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RE: Corruption of Index files running readonly slapd (ITS#2582)

Given the information you've provided, this still sounds like either the BDB
cache is inadequate or there are stale locks in the way. Since the lock
information is recorded in the __db.00* environment files, deleting them all
will also remove the locks. However, there's not enough information here to
tell that for certain.

The next time you see this slowdown occur, shutdown the slapd and record all
of the information you can get out of db_stat:
	db_stat -c (lock info)
	db_stat -l (logging info)
	db_stat -m (memory usage)
	db_stat -t (transactions)

In particular, with slapd cleanly shut down, in the output of "db_stat -c"
you should see zero current locks, lockers, and lock objects. If any of those
are non-zero, we may have a locking bug, or there is a locking bug in the BDB
library. In the output of "db_stat -m" you should look at the number of clean
and dirty pages forced from the cache. These numbers should be small,
preferably zero. If they are non-zero then your cache is probably too small.
In the output of "db_stat -l" look at the number of region locks granted
after waiting, it should be zero or very small. In the output of "db_stat -t"
the number of active transactions should be zero. If not, there is a bug
somewhere. The number of aborted transactions should be zero or very small,
assuming that your usage patterns are primarily read-oriented. The number of
maximum active transactions should be much smaller than the maximum active
transactions possible. If not, then you need to reconfigure the transaction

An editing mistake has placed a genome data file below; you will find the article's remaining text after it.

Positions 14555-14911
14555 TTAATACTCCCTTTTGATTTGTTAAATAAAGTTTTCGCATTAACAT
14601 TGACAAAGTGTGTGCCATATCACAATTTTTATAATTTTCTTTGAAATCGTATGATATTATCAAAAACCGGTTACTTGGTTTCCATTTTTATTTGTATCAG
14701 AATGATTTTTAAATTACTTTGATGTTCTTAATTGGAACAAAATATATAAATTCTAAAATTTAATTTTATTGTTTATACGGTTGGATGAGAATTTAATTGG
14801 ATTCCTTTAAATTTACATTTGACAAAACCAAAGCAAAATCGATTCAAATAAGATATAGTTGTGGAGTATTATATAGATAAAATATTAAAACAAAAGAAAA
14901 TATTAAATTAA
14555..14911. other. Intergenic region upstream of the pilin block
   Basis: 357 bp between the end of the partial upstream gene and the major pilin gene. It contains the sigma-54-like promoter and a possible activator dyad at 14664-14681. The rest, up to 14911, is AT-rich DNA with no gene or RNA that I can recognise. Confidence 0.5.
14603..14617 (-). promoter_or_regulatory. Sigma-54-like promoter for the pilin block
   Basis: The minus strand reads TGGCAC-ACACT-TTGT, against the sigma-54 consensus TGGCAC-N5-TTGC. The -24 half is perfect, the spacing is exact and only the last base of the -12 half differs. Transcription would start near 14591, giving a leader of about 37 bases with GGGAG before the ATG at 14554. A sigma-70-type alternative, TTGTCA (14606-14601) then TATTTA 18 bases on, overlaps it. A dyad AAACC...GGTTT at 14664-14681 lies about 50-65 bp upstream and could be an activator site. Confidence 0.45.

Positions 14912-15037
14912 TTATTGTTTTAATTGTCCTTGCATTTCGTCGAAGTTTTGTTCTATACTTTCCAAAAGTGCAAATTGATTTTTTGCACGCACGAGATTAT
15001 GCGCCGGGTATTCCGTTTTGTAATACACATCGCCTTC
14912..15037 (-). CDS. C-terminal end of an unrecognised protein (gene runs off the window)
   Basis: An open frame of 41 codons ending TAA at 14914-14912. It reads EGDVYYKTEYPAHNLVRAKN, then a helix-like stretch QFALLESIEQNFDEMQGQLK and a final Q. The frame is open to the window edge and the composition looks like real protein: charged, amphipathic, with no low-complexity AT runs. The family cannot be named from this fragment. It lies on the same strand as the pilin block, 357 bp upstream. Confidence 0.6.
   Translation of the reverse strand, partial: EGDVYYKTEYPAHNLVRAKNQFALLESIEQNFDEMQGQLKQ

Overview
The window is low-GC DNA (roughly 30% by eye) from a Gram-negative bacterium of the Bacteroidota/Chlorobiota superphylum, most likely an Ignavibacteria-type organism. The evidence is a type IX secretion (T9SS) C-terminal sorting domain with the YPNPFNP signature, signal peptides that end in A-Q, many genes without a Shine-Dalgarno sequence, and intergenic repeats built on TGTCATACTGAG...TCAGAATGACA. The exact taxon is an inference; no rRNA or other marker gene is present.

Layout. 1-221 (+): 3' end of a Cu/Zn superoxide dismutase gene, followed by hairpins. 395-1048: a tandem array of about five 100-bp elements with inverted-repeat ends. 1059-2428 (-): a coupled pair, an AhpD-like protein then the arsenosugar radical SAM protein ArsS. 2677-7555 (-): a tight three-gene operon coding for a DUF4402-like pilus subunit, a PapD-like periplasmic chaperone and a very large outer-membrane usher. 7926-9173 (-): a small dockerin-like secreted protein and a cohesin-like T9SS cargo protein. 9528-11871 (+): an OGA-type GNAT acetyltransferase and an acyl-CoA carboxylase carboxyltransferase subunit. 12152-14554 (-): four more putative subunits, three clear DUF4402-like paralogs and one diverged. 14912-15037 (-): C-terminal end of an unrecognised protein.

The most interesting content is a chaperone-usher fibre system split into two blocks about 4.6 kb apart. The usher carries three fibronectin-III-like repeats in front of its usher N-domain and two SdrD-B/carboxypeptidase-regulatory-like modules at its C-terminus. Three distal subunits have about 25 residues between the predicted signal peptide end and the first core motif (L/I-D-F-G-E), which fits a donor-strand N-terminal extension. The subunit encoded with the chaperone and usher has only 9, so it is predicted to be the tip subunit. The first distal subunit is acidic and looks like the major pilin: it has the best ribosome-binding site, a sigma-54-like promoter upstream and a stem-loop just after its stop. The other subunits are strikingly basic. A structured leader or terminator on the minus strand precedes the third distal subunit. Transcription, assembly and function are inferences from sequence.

It's better to use the db_recover command than to manually delete the
__db.00* files. Usually, if slapd has shut down cleanly, the effect will be
the same, but if slapd was shutdown uncleanly, the db_recover command will
flush the cache and make sure that the last committed transactions actually
make it into the database.

Unless you see non-zero values for currently active lockers or transactions,
it's unlikely that this is an OpenLDAP bug. Also, a lock management bug in
OpenLDAP would most likely cause slapd to hang and stop answering queries,
not just make it run slowly. If there is no indication of this type of bug,
then you have a badly configured database, and you need to read the SleepyCat
documentation to resolve the problem. Finally, even if there's an errant
locker hanging around out there, it may just be a leftover from an unclean
system shutdown, and not actually a misplaced lock. We've been discussing
approaches to prevent this problem on the -devel list; the issue was first
mentioned in ITS#2502 and any action taken will be reported there.

  -- Howard Chu
  Chief Architect, Symas Corp.       Director, Highland Sun
  http://www.symas.com               http://highlandsun.com/hyc
  Symas: Premier OpenSource Development and Support

> -----Original Message-----
> From: owner-openldap-bugs@OpenLDAP.org
> [mailto:owner-openldap-bugs@OpenLDAP.org]On Behalf Of Christoph Neerfeld

> We have quite the same problem. In our setup we have only 500 entries
> and at most 200 client machines. The database is mostly read only
> besides the changes of user passwords.
> After the import of the data via ldif the server runs very fast and
> after three weeks the performace degrades dramatically. slapd starts
> eating up cpu cycles for each request. Restarting slapd does not
> change anything.